Three takeaways from Kentucky’s 77-72 win over Tennessee in the championship game of the SEC Men’s Basketball Tournament:
1. To Kentucky: “It Just Means More.”
This was Kentucky’s 31st SEC Tournament title and its fourth straight, but it was also one of its more improbable. After all, the Cats finished just 10-8 in league play in the regular season. They were the No. 4 seed for an improved league that was lauded for its balance from top to bottom.
Despite John Calipari’s spoken indifference about all conference tournaments, in a league that uses the slogan “It Just Means More,” this tournament just means more to Kentucky, its school, its program and especially its fans.
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Despite the site being shifted to St. Louis, the Big Blue Nation crossed the river to Missouri and got behind the team it had scratched its collective head about all season. As usual, all three days, Kentucky had most the fans in the seats at the Scottrade Center, and those who made the trip were rewarded.
Sunday’s final was a back and forth affair with Kentucky leading by as many as 17 points in the first half before No. 2 seed Tennessee went on a 15-3 run — Admiral Schofield score the Vols’ final 13 points of the first half — to cut the lead to 36-31 at the half.
Tennessee went on a 10-2 run to start the second half for a 41-38 lead. UK responded with a 14-2 run for a 52-43 lead. Tennessee jumped right back in front 57-55 with 8:05 remaining, then 62-61 with 4:51 left.
From there, however, UK scored seven straight points to take command. Key was an offensive rebound basket by Wenyen Gabriel off a missed Kevin Knox free throw to make it 64-62.
Then came a surprise follow dunk by Sacha Killeya-Jones, who came from the top of the key, off a Gabriel miss to make it 66-62 Cats. In some earlier games down the stretch, those were the types of plays the Cats did not make.
It is later in the season now and there was more on the line Sunday. Maybe that’s what the made difference for a Kentucky team that had lost twice to the Vols in the regular season. This is tournament time, however, the SEC Tournament, something that seems to mean more to Kentucky.
2. Shai Gilgeous-Alexander is the deserving MVP — of the season.
With the net around his neck, the freshman point guard semi-joked that he didn’t like the feel of the falling confetti, that it irritated his skin, that it was annoying. He’d just as soon they drop that tradition.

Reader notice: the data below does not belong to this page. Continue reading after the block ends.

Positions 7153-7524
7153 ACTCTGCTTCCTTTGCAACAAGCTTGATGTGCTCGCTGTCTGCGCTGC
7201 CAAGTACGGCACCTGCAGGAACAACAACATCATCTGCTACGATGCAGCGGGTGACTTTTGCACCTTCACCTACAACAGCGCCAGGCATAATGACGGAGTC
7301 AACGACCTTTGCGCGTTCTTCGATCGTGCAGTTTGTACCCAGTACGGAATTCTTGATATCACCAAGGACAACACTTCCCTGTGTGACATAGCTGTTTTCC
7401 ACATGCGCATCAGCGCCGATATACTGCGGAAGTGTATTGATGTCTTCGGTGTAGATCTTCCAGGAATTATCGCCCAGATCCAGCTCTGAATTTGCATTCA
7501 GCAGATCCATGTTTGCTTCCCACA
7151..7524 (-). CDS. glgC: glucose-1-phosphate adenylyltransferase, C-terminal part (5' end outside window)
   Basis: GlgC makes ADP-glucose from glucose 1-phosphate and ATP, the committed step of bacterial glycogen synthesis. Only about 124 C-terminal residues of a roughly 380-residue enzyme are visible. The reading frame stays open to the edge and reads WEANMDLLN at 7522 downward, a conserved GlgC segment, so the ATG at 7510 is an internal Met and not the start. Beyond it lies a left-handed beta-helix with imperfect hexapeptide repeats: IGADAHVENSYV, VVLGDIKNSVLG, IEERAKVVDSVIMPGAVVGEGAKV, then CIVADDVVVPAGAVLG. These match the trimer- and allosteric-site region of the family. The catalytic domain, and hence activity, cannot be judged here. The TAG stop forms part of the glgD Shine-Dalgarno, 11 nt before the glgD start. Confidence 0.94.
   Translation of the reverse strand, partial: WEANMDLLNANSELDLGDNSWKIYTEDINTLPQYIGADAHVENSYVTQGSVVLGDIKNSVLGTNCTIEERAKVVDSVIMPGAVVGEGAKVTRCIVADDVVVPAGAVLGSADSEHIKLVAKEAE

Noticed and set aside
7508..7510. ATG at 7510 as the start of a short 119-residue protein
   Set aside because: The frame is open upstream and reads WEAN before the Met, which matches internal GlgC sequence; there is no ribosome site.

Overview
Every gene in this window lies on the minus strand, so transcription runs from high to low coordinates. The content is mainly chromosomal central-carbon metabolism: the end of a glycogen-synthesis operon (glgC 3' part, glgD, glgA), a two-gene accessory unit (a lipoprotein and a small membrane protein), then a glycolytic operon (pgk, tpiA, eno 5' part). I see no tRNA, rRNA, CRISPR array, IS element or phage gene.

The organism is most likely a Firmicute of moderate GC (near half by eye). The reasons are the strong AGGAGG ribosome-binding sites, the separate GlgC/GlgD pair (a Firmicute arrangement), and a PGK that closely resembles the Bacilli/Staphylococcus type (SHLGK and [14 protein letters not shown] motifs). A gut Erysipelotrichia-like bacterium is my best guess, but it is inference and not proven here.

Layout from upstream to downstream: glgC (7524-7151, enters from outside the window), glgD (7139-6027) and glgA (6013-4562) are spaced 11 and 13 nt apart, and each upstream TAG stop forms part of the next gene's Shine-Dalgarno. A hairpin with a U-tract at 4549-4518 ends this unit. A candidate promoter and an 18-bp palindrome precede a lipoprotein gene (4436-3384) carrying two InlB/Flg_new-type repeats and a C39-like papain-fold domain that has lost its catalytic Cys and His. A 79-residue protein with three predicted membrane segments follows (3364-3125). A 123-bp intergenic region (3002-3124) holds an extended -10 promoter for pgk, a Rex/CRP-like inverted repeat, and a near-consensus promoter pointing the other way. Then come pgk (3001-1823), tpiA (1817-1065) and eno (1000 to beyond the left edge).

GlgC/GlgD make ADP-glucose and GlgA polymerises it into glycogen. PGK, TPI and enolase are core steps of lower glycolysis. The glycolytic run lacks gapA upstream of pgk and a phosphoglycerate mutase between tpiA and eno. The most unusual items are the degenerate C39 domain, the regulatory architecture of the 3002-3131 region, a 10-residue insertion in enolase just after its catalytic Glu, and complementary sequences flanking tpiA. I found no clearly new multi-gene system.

And yet it was a fitting ending for the best player on the SEC Tournament champion. Gilgeous-Alexander scored a game-high 29 points on Sunday, hitting 10 of 16 shots, including two of three three-pointers. He was a perfect seven of seven from the foul line.
Unexpected this was not. Knox might have been voted SEC Freshman of the Year by the coaches, but Gilgeous-Alexander has been UK’s best player all season, an opinion Calipari has confirmed on more than one occasion this season.
When Shai plays well, Kentucky plays well. Take the final regular-season game at Florida. Though his numbers were pretty good (17 points, six assists), Gilgeous-Alexander did not play his best, according to Calipari. And neither did UK, losing 80-67 to the Gators.
That turned around in St. Louis. He scored 15 points and dished nine assists in UK’s 62-49 win over Georgia. Saturday, he scored 19 points, produced eight assists and guarded Alabama star Collin Sexton in UK’s 86-63 thumping of the Crimson Tide.
Even better than the stats is the way Gilgeous-Alexander controls the game. He plays at just the right pace, utilizing that so-called “Old Man’s Game” to make his way in the lane for creative baskets at just the right time.
You would have thought — I thought — that opponents would eventually figure out a way to keep the Canadian out of the lane, but that hasn’t happened not yet. If they have adjusted, SAG has adjusted right back.
So Sunday there he was smiling in the UK victorious lockerroom, wearing the title net, joking that he had planned to bank in that three-pointer with the shot clock ticking down early in the first half.
Then, on a more serious note, he admitted, “It’s nice to get acknowledged.”
3. A booster shot of confidence heading into the Big Dance.
Maybe Sunday was one of those games it was only big if, as Calipari says, your team wins the game, but the championship tilt felt like a big game for Kentucky.
For starters, the atmosphere felt like an NCAA Tournament game. Tennessee is good. Rick Barnes has done a standout job molding a young team into one that plays unselfishly on offense and great intensity on defense. The Vols were conference co-champs and the No. 2 seeds for a reason.
If you’re a Tennessee fan, you wonder what would have happened had not Schofield, who finished with 22 points, missed a significant period of the second half with a possible concussion. Or if Tennessee had not missed eight of its first nine three-point attempts.
As for Kentucky, a third straight loss to the Vols would have surely deflated a little of the confidence the Cats earned here over the weekend. To go 0-3 against UT would not have been the recipe you wanted heading home for the Sunday night NCAA Selection Show.
Instead, Kentucky has now won seven of its last eight games. It shot 50 percent for the game Sunday after shooting 64.3 percent against Alabama on Saturday. It got sizable contributions from Sacha Killeya-Jones and Quade Green, as well as a ridiculous tournament from Gabriel, who made nine of 13 threes in the final two games.
“We’re playing our season best right now,” Knox said.
And that’s exactly what you want going into the NCAA Tournament.
Kentucky men’s basketball 2017-18
vs Kansas (Chicago)
vs Monmouth (New York)
vs UCLA (New Orleans)
vs Georgia (SEC)
vs Alabama (SEC)
vs Tennessee (SEC)